With there still being no clarity on when data from Census 2018 will be available or how accurate it will be, Kāpiti Coast mayoral candidate Gwynn Compton says this raises concerns about how the lack of up-to-date information from the census may be impacting on Kāpiti’s access to central government funding for infrastructure projects and basic services such as education and healthcare.
“The New Zealand Transport Agency relied on Census 2013’s out-of-date population growth figures when they wrote their deeply flawed business case to cancel the Peka Peka interchange. This could well be the first of potentially many examples of how the lack of accurate and relevant data is costing us central government funding that's badly needed to support Kāpiti's growth,” says Mr Compton.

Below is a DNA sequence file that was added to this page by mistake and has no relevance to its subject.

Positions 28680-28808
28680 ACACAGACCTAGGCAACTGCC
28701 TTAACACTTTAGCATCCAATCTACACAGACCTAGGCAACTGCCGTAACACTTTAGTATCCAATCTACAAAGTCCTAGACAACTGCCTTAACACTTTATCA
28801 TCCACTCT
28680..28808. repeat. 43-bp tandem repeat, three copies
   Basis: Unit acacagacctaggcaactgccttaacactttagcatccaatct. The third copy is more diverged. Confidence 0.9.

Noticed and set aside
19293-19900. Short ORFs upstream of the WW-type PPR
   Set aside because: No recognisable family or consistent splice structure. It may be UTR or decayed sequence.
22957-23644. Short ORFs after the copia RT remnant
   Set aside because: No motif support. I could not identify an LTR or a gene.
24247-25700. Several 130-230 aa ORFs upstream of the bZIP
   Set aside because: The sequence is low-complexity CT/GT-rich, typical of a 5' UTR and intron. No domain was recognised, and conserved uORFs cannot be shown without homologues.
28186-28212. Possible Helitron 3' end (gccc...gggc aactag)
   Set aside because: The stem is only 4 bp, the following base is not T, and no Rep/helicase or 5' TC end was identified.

“We all know how much things have picked up since even before the opening of the Mackays to Peka Peka Expressway, and we’re going to see population growth accelerate with the completion of Transmission Gully too. The unavailability and potential unreliability of data from Census 2018 opens up big questions about whether the right decisions are being made when it comes to funding to support Kāpiti’s growth.”
Gwynn Compton’s concerns about the lack of up-to-date and accurate census information also extend to much more fundamental services such as education and healthcare.
“Kāpiti’s school network is already badly over capacity, and with decisions on funding new classrooms, extra teachers, and more resources for the district needing to be made by central government, we deserve to have confidence that the population figures informing those decisions are up-to-date and accurate so Kāpiti gets its fair share,” says Mr Compton.
“This is just as important for access to healthcare, with it already being difficult enough to get a doctor’s appointment at the best of times, and demand only increasing for a full after hours medical and triage service in Kāpiti.”